Recent studies have focused on the leadership aspect of this peer mentoring program.  Upper-class university students learn valuable skills as leaders by serving as group facilitators in the T2U program.  These university students receive college credit and internship credit for their learning experience.  These studies are:

                                      Harper, M.S. & Allegretti, C.L. (2015).  Teaching group dynamics through an application-based learning approach.  

                                      Teaching of Psychology, 42, 345-348.

 

                                      Allegretti, C.L., Harper, M.S., & Weathers, L. (2011, January).  A group within a group:  A practicum in group dynamics.  Poster

                                      presentation at the 33rd Annual National Institute on Teaching of Psychology, St. Petersburg, FL.

In addition, research indicates the positive effect of peer mentoring on the peer mentors.  References for this finding include:

                                      Allegretti, C.L. & Harper, M.S. (2015, May). Students Teaching Students: Training Peer Mentors to Teach First-Year Students.  

                                      Poster presentation at the 27th Association for Psychological Science Annual Convention, New York, NY.

 

                                      Harper, M. S., & Allegretti, C. (2007, February).  Facilitators’ experiences of co-leading a weekly discussion group about

                                      the transition to university.  Poster presentation at the Biennial meeting of the Conference on Emerging Adulthood, Tucson, AZ.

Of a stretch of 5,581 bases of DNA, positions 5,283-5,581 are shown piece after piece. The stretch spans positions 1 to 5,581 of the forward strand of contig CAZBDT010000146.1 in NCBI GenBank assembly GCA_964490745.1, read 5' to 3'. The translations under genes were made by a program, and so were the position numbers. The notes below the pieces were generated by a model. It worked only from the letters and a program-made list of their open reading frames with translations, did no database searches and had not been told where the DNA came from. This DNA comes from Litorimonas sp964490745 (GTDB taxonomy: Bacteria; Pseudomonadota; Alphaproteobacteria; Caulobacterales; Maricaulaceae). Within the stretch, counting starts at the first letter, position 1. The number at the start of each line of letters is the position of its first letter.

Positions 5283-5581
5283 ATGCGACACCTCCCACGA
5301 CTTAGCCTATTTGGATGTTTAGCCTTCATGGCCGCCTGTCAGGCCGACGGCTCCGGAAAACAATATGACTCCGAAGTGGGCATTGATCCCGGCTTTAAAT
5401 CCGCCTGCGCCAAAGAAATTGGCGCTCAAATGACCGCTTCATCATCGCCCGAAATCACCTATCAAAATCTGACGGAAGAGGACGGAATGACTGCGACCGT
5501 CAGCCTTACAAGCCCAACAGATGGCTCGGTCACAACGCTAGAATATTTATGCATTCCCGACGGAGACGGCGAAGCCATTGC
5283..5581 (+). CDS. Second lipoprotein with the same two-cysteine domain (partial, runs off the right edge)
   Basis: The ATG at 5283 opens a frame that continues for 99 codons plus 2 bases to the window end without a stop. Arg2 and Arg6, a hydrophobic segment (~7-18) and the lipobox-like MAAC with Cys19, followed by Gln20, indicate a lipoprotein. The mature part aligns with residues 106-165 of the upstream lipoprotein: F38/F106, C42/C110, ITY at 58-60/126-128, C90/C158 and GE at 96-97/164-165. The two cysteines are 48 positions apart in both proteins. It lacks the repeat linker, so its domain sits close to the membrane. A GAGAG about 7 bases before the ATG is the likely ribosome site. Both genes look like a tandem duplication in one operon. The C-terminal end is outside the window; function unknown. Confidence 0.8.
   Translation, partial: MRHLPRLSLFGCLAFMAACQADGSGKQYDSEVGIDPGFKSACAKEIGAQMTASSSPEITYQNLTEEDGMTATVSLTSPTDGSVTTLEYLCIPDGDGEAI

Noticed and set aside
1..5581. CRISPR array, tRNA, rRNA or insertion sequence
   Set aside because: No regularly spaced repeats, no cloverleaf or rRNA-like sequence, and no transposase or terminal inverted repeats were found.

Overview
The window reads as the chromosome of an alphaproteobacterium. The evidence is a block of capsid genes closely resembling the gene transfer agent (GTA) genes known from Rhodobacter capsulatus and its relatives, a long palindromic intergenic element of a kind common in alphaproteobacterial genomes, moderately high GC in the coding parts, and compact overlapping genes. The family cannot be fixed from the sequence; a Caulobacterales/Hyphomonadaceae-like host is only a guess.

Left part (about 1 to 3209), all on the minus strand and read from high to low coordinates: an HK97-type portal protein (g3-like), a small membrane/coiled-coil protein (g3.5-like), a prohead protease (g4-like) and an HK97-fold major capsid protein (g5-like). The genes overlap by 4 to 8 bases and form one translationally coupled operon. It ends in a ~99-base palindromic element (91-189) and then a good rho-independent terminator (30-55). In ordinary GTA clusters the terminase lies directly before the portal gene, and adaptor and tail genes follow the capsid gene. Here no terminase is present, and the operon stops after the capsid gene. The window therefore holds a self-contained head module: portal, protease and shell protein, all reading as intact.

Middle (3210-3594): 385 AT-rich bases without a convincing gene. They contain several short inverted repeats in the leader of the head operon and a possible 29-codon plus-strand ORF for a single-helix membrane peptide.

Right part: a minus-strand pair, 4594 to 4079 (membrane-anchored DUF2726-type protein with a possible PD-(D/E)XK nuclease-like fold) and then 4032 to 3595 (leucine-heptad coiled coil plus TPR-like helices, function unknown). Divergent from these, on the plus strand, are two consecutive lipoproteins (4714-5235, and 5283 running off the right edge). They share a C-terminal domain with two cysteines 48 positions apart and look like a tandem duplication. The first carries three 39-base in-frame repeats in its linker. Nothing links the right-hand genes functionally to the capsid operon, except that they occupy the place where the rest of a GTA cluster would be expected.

Finally, research continues to illustrate the important association between social connection and the transition to university life.  Recent studies conducted by the two authors here include:

                                      Harper, M.S., & Allegretti, C.L. (2014, March).  The relationship between the quality and number of friendships and first-year

                                      university adjustment among late adolescents.  Poster presentation at the 15th Biennial Society for Research on Adolescence,

                                      Austin, TX.

 

                                      Harper, M.S. & Allegretti, C. L. (2012, March). The nature of romantic relationships among late adolescents and the association

                                      with first-year university adjustment.  Poster presentation at the 14th Biennial meeting of the Society for Research on

                                      Adolescence, Vancouver, B.C.

 

                                      Harper, M.S. & Allegretti, C. L. (2010, March).  Late adolescent involvement in romantic relationships and its association with

                                      transition to university adjustment. Poster presentation at the Biennial meeting of the Society for Research on Adolescence,

                                      Philadelphia, PA.

 

At the present time, our ongoing research is now financially supported by:

                              Department of Education Title III Grant # P031A140010  

                              Re-Imagining Excellence in Programs and Services